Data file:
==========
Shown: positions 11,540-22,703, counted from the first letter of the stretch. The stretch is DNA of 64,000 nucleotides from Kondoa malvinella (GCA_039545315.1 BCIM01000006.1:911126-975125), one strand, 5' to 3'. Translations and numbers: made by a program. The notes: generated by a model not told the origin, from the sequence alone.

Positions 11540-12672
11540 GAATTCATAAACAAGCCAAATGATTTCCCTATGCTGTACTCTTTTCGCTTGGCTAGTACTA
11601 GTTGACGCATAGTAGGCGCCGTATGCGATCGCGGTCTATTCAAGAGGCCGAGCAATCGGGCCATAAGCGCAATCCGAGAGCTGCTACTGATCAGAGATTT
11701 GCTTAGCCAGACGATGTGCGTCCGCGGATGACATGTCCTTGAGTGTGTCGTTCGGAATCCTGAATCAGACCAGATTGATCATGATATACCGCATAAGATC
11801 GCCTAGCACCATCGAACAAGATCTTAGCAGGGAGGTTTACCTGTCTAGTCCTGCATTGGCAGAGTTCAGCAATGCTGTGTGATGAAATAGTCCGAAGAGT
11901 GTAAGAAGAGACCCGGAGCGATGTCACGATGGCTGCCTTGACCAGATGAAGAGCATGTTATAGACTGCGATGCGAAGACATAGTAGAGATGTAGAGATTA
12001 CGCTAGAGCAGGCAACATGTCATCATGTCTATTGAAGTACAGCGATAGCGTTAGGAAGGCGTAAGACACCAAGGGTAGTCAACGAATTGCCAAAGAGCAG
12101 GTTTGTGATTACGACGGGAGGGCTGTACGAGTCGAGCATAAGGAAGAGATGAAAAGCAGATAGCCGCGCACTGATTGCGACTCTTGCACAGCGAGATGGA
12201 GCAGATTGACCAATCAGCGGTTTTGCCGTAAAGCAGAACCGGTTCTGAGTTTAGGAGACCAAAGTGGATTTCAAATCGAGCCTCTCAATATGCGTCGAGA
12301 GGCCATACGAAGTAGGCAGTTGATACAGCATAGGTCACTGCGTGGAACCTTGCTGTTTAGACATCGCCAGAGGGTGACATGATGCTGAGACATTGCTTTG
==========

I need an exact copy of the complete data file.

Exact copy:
Shown: positions 11,540-22,703, counted from the first letter of the stretch. The stretch is DNA of 64,000 nucleotides from Kondoa malvinella (GCA_039545315.1 BCIM01000006.1:911126-975125), one strand, 5' to 3'. Translations and numbers: made by a program. The notes: generated by a model not told the origin, from the sequence alone.

Positions 11540-12672
11540 GAATTCATAAACAAGCCAAATGATTTCCCTATGCTGTACTCTTTTCGCTTGGCTAGTACTA
11601 GTTGACGCATAGTAGGCGCCGTATGCGATCGCGGTCTATTCAAGAGGCCGAGCAATCGGGCCATAAGCGCAATCCGAGAGCTGCTACTGATCAGAGATTT
11701 GCTTAGCCAGACGATGTGCGTCCGCGGATGACATGTCCTTGAGTGTGTCGTTCGGAATCCTGAATCAGACCAGATTGATCATGATATACCGCATAAGATC
11801 GCCTAGCACCATCGAACAAGATCTTAGCAGGGAGGTTTACCTGTCTAGTCCTGCATTGGCAGAGTTCAGCAATGCTGTGTGATGAAATAGTCCGAAGAGT
11901 GTAAGAAGAGACCCGGAGCGATGTCACGATGGCTGCCTTGACCAGATGAAGAGCATGTTATAGACTGCGATGCGAAGACATAGTAGAGATGTAGAGATTA
12001 CGCTAGAGCAGGCAACATGTCATCATGTCTATTGAAGTACAGCGATAGCGTTAGGAAGGCGTAAGACACCAAGGGTAGTCAACGAATTGCCAAAGAGCAG
12101 GTTTGTGATTACGACGGGAGGGCTGTACGAGTCGAGCATAAGGAAGAGATGAAAAGCAGATAGCCGCGCACTGATTGCGACTCTTGCACAGCGAGATGGA
12201 GCAGATTGACCAATCAGCGGTTTTGCCGTAAAGCAGAACCGGTTCTGAGTTTAGGAGACCAAAGTGGATTTCAAATCGAGCCTCTCAATATGCGTCGAGA
12301 GGCCATACGAAGTAGGCAGTTGATACAGCATAGGTCACTGCGTGGAACCTTGCTGTTTAGACATCGCCAGAGGGTGACATGATGCTGAGACATTGCTTTG